We often speak of the difference between ‘religion’ and ‘spirituality.’ As an individual ordained to serve the Lord and the Church, it is impossible to identify where one ends and the other begins. After a long absence from work battling rectal cancer, and the gift of restored health and return to work, I have come to discover, as I am sure many before me have, that after any life-changing event, you are changed forever.
I find it difficult to be seen as weakened in any way because of my journey, and deliberately set out on occasion to prove to myself and others that I am a strong woman. An occasion such as this arose in August—it proved to me that strength and weakness are mirror images of each other in many ways.
This article is an excerpt from my sermon from August 29th, and I share it in the hope of encouraging others.
As you all know I faced a health crisis over this past two years that has changed me forever. In some ways I can look at it as a gift, a gift from above. That might sound odd because let’s be honest: who among us would choose a 15-month battle with cancer! But, it has always been my mindset that if God is in one thing, he is in everything! And I truly believe that with every fibre of my being; God is in every aspect of my life; good, bad, or indifferent. Sometimes it is a little more difficult to find his purpose but it always stands out at some point, whether it be an interaction with someone in my ministry, or in scripture, or as happened this week (August 23rd), on the Humber River.
Whenever I speak of my own experience, I am deeply aware that others may not have had the same outcome as I have had thus far, or may still be deeply in the midst of a difficult battle, either mental or physical. It is with that in mind that I find the strength to—from time to time—share my story with you.
As I keep telling you, this space—this pulpit—is a very vulnerable space.
With the words from the letter of James in mind, to be a doer of the word and to take a really good long look in the mirror at myself, I want to share with you what I did on Monday afternoon and what it awakened in me.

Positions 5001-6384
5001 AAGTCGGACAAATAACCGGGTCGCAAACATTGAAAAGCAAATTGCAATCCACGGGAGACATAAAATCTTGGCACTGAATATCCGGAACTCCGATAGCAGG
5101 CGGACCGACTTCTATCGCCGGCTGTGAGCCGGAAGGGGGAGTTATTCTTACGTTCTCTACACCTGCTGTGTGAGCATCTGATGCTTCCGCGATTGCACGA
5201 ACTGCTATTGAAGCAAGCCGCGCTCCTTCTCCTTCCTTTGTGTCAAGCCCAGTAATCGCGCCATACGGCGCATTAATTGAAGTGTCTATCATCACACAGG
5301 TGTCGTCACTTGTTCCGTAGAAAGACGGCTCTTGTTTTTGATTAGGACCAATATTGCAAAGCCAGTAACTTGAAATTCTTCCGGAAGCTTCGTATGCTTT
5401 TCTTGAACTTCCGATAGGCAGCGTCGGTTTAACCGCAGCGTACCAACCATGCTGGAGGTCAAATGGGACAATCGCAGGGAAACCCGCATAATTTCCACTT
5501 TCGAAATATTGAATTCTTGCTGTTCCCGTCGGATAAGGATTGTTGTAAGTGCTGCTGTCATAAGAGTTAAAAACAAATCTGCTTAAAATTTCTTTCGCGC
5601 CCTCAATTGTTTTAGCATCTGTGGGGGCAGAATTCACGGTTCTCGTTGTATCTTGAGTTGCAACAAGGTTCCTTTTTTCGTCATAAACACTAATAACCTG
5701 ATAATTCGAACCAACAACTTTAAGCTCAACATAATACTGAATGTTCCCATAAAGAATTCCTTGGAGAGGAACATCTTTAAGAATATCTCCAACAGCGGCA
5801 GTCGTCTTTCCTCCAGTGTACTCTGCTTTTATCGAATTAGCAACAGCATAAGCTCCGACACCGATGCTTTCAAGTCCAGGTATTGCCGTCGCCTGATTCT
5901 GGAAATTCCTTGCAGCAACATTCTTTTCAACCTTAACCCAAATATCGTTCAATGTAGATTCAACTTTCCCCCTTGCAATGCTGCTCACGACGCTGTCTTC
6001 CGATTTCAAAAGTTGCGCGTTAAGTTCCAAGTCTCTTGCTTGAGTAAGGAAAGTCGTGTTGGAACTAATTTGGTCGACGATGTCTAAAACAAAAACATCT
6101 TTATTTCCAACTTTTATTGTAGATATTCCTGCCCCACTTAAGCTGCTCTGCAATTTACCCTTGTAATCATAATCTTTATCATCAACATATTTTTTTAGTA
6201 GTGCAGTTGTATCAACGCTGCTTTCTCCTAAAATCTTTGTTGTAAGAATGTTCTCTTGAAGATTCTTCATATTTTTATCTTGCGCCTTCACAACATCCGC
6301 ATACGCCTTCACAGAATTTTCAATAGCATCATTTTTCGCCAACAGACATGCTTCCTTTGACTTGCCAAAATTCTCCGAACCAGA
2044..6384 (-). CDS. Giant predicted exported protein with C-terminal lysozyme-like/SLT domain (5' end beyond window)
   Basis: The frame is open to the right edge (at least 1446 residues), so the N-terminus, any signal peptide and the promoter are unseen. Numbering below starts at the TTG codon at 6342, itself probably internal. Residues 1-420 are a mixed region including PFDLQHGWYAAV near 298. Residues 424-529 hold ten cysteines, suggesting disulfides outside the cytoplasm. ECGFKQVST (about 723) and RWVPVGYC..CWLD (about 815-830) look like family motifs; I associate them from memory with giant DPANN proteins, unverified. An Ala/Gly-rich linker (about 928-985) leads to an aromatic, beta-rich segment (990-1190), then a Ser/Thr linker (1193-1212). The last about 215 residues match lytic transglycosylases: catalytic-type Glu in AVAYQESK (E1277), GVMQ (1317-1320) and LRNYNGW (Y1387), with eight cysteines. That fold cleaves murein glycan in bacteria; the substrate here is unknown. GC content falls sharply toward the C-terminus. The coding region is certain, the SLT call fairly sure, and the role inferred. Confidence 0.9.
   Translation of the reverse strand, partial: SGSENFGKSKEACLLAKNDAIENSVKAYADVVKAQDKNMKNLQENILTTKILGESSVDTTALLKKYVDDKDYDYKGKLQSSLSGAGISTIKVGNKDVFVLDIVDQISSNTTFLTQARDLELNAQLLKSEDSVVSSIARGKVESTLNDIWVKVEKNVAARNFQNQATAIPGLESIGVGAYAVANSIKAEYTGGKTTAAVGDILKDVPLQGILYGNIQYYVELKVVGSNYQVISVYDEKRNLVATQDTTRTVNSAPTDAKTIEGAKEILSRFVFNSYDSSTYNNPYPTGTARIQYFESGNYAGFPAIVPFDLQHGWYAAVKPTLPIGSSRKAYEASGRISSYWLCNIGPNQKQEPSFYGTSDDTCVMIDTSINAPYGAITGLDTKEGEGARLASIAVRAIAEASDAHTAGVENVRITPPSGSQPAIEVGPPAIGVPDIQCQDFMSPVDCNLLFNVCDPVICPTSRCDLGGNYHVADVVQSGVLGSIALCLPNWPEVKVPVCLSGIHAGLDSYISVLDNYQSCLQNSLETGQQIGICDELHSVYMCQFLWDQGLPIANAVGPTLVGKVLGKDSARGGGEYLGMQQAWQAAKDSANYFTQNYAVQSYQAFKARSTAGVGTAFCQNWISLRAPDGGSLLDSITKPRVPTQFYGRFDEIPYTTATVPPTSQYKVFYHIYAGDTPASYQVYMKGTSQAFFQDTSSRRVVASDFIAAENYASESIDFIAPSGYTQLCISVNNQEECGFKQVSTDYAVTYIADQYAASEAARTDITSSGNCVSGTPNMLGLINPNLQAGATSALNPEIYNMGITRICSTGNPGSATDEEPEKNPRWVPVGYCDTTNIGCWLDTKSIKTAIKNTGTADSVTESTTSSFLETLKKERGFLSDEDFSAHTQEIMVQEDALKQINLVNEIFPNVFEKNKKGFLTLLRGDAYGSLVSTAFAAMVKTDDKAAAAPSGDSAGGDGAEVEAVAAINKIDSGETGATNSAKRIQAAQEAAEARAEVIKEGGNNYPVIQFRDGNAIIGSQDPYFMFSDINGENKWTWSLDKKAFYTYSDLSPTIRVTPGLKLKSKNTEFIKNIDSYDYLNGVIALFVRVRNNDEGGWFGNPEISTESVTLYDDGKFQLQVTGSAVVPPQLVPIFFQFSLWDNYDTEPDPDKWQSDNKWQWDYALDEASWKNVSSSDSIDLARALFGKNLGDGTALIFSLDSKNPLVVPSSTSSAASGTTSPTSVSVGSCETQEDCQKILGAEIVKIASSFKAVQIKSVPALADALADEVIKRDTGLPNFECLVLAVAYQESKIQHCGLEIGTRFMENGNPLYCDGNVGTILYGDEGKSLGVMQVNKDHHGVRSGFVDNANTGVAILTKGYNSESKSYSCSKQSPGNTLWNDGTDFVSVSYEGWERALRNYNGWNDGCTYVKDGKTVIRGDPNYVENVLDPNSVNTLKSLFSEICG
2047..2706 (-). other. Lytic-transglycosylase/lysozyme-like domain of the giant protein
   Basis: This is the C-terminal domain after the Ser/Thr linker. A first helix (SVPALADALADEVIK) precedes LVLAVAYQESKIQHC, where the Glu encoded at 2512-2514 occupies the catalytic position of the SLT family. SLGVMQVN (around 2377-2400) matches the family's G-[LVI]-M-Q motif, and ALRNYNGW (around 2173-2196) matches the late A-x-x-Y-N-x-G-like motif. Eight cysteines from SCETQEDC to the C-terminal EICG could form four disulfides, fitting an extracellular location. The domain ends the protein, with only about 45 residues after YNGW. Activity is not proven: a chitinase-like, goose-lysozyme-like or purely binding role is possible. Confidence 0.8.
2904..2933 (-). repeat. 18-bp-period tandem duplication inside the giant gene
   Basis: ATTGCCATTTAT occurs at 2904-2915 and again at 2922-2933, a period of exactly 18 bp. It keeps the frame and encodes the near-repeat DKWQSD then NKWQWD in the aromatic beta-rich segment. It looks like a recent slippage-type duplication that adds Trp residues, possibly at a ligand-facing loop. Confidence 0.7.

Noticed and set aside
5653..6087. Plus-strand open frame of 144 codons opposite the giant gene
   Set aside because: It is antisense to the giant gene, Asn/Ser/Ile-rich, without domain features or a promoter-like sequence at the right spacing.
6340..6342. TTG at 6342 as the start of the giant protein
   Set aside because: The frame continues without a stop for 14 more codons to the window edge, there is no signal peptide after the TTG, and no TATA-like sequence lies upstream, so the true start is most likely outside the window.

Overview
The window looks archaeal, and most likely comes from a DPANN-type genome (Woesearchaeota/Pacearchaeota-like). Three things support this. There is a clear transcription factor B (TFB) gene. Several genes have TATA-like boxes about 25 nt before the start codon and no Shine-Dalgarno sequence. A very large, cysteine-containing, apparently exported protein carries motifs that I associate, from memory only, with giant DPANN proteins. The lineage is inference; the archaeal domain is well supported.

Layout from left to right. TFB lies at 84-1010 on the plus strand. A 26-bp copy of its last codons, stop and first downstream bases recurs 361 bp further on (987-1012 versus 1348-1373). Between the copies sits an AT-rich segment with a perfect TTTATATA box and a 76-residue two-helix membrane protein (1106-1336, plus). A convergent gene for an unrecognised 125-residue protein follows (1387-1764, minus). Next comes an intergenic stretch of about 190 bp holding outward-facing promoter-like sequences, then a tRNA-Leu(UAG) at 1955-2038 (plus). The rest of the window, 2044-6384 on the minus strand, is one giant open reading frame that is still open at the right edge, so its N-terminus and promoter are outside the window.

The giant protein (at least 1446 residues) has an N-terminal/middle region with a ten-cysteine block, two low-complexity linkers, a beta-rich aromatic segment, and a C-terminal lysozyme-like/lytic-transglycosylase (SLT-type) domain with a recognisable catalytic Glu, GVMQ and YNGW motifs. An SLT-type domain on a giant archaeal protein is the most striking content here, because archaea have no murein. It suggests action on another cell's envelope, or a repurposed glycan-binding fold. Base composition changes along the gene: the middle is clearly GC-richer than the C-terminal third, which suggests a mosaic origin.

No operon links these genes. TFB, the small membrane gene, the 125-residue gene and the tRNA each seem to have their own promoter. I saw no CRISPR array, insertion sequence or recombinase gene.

Facebook memories kept reminding me all week that this week last year I was in hospital with an immune system so weakened by chemotherapy that my body wasn’t strong enough to fight two very small sores that had developed.
I found myself in what they call “reverse isolation” for my own protection, with IV antibiotics for the better part of a week, pretty much alone because Rick was the only one allowed to visit due to a combination of the COVID-19 restrictions and the isolation requirements. It was a pretty low moment for me—and that isn’t easy for me to say—but it was my reality at the time. Needless to say, prayer guided me through this valley, both my own and yours.
Also, this week last year, several of my friends, fellow priest Rev’d Tanya White included, fulfilled a dream of theirs and rafted down the Humber River. I was ever so jealous of them! And I made them promise if they did it again, that I could go with them. Which brings me to this Monday, as I found myself petrified but reinforced by my memories and my faith, in a raft on the Humber River. This may be an every day occurrence for some of you, as it obviously was for the many who zoomed past us, but it was anything but that for me. This day, earmarked as clergy wellness, became a very spiritual journey!
What started out as a way for me to prove that I was no longer weak, in body or in spirit, turned out to be filled with life lessons I could not even imagine. As with every other difficulty I have faced in life, I was not completely alone in my raft. The five of us tied our rafts together; we each had one paddle, and very little experience, but off we set. This is where some of the life lessons come in.
We tried to stay in the calm parts of the river because we figured that would be easiest. We quickly discovered that those in the rougher waters were being aided in their journey by the force of nature. So, we slowly made our way to the rougher section. It was in those moments, when we didn’t have to work so strenuously, that I could put my head back and enjoy the ride and give praise and thanksgiving to God for this gift of strength and recovery. At one point when we were in the calmer waters, a rope broke loose, and one of my companions was separated from us. But because things were calm, and there were still four of us, we were easily able to paddle to her and easily reattach the rope. As we approached the rapids, we picked up speed and all exclaimed with excitement, “We’re moving now!” Then I heard everyone else exclaim, “Kay’s rope has broken!” The force of the uncoupling sent them quickly down the rapids and me into calm waters. It is astounding how quickly so much really rough water separated us, with them not being able to fight against the stream, and me—with my one paddle—not able to get myself back into the rough waters that would take me towards them.
I didn’t panic, or become fearful—after all, I have gotten through worst. After a few moments I saw a gentleman on a sea doo making his way towards me. I was being rescued through the kindness of a stranger. As he towed me towards my friends to be reattached for the last leg of the journey, I was deeply aware of the lesson being taught. We are lost and alone in the difficulties of life without the help of those who support us on our journey and the rescuer to whom we cling.
As often happens, what started out as a way for me to prove that I am a survivor reminded me that we are nothing without those who accompany us through the difficult times: most especially our Lord and Saviour!